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Serious Mental Illness Not a Barrier to Weight Loss


Patients with serious mental illness tend to be overweight; interventions are successful if they account for cognitive and psychiatric challenges.

Overweight and obese adults with serious mental illness who participate in a targeted behavioral weight loss intervention are able to significantly reduce weight, according to results of a study published online on March 21 in The New England Journal of Medicine.

Participants in the study, A Behavioral Weight-Loss Intervention in Persons with Serious Mental Illnesss, were recruited from 10 community psychiatric rehabilitation outpatient programs. Of the 291 adults who underwent randomization, 58.1% had schizophrenia or schizoaffective disorder, 22% had bipolar disorder, and 12% had major depression. Mean body mass index was 36.3 kg/m2 at baseline.

Participants assigned to the intervention arm attended group weight management and exercise sessions and individual weight management sessions. The interventions were modeled on lifestyle changes shown to be effective in the general population and adapted to account for psychiatric symptoms and cognitive impairment highly prevalent in this population. The control group received standard nutrition and physical activity information at baseline.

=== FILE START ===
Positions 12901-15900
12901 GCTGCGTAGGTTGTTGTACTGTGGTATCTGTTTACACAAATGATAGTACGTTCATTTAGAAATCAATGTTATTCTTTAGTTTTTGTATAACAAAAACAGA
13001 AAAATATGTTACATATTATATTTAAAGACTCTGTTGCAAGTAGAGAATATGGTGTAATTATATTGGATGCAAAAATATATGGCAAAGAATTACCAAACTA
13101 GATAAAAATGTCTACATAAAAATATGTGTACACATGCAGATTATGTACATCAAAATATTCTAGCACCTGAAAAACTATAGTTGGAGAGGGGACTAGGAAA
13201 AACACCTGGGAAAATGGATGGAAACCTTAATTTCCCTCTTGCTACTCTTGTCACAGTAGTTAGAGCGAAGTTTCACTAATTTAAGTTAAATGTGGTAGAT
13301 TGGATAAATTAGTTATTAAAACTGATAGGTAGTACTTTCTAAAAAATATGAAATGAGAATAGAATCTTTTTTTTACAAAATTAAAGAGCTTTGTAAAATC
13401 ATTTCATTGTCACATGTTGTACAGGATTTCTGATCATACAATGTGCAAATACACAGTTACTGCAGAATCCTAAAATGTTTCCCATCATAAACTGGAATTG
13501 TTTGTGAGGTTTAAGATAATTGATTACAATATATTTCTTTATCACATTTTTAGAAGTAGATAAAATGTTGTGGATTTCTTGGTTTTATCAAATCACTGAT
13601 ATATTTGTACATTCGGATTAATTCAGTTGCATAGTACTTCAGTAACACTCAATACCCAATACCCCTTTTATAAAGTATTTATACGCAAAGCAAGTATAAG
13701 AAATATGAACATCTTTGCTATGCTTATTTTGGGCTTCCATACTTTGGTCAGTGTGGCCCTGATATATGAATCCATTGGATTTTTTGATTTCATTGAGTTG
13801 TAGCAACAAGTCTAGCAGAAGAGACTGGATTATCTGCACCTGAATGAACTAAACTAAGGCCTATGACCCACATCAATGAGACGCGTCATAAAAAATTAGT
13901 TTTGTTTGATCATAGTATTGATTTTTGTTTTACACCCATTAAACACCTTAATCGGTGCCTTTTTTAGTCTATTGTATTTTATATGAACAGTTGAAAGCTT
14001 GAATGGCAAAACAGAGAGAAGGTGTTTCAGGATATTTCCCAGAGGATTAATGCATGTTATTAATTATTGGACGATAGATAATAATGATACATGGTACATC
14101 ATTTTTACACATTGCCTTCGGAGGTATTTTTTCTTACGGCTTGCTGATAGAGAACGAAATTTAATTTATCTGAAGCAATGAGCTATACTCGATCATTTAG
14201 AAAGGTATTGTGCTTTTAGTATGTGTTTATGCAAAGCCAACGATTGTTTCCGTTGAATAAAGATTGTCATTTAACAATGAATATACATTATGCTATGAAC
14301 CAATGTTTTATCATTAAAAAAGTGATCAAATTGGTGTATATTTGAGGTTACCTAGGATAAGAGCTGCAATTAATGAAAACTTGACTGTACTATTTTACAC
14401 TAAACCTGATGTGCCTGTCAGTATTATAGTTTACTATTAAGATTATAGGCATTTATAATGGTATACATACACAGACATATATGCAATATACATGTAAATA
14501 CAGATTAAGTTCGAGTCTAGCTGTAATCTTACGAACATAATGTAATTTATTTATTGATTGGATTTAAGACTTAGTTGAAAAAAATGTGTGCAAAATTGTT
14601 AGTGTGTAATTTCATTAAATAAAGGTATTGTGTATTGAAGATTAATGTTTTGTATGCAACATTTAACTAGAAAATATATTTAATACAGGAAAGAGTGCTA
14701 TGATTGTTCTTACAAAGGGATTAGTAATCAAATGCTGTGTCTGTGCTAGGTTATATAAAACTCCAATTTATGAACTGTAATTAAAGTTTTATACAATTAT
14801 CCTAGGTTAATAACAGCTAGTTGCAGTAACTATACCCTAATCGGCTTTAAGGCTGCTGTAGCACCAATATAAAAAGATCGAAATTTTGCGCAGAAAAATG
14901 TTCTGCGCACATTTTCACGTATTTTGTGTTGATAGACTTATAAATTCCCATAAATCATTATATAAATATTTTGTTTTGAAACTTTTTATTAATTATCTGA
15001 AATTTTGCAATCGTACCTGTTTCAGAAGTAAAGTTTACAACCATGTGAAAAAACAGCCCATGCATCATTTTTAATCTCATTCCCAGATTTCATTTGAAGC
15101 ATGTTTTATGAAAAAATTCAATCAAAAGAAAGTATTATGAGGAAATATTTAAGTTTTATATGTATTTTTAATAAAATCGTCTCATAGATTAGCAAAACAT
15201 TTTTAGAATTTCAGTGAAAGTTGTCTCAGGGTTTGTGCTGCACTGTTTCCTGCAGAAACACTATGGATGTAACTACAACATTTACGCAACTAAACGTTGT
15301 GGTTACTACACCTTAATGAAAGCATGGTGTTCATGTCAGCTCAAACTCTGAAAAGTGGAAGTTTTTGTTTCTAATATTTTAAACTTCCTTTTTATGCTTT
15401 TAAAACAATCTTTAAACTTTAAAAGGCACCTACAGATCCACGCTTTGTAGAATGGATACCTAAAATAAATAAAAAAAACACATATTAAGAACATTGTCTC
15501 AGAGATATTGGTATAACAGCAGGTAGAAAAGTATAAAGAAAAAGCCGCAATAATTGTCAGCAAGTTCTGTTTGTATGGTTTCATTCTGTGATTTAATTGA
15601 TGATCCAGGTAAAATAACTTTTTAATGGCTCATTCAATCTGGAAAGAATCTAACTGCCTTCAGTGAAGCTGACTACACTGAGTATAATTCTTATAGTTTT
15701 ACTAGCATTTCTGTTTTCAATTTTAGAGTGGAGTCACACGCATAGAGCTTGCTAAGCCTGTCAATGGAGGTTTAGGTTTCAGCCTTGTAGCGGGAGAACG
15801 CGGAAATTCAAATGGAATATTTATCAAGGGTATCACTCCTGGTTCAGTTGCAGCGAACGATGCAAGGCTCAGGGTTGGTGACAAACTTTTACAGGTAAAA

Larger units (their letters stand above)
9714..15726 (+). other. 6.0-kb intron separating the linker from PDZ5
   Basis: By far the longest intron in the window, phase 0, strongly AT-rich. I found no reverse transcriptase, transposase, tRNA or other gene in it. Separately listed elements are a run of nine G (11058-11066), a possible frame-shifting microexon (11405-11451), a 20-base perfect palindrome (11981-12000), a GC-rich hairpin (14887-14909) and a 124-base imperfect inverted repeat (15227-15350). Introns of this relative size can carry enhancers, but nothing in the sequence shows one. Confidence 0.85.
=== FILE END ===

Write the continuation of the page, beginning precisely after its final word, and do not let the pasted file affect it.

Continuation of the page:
The study period was 18 months and weight change was assessed at 6, 12, and 18 months. Weight loss in the intervention group increased steadily over the 18-month study period and differed significantly from the control group at each interval visit. At 18 months, the mean between group difference in weight was −3.2 kg (−7.0 lb; P =  .002); 37.8% of the participants in the intervention group lost at least 5% of their weight at baseline, while 22.7% of participants in the control group achieved this goal (P = .009).

Study authors note that more than 80% of people with serious mental illnesses are overweight or obese yet weight loss trials exclude this vulnerable population. Of those that have been conducted, few have been randomized and most are short-term.

The results, say the researchers, demonstrate that this group at high risk for obesity-related illness can make substantial lifestyle changes despite the cognitive and emotional challenges they face.

Access the full study, here: A Behavioral Weight-Loss Intervention in Persons with Serious Mental Illnesss.

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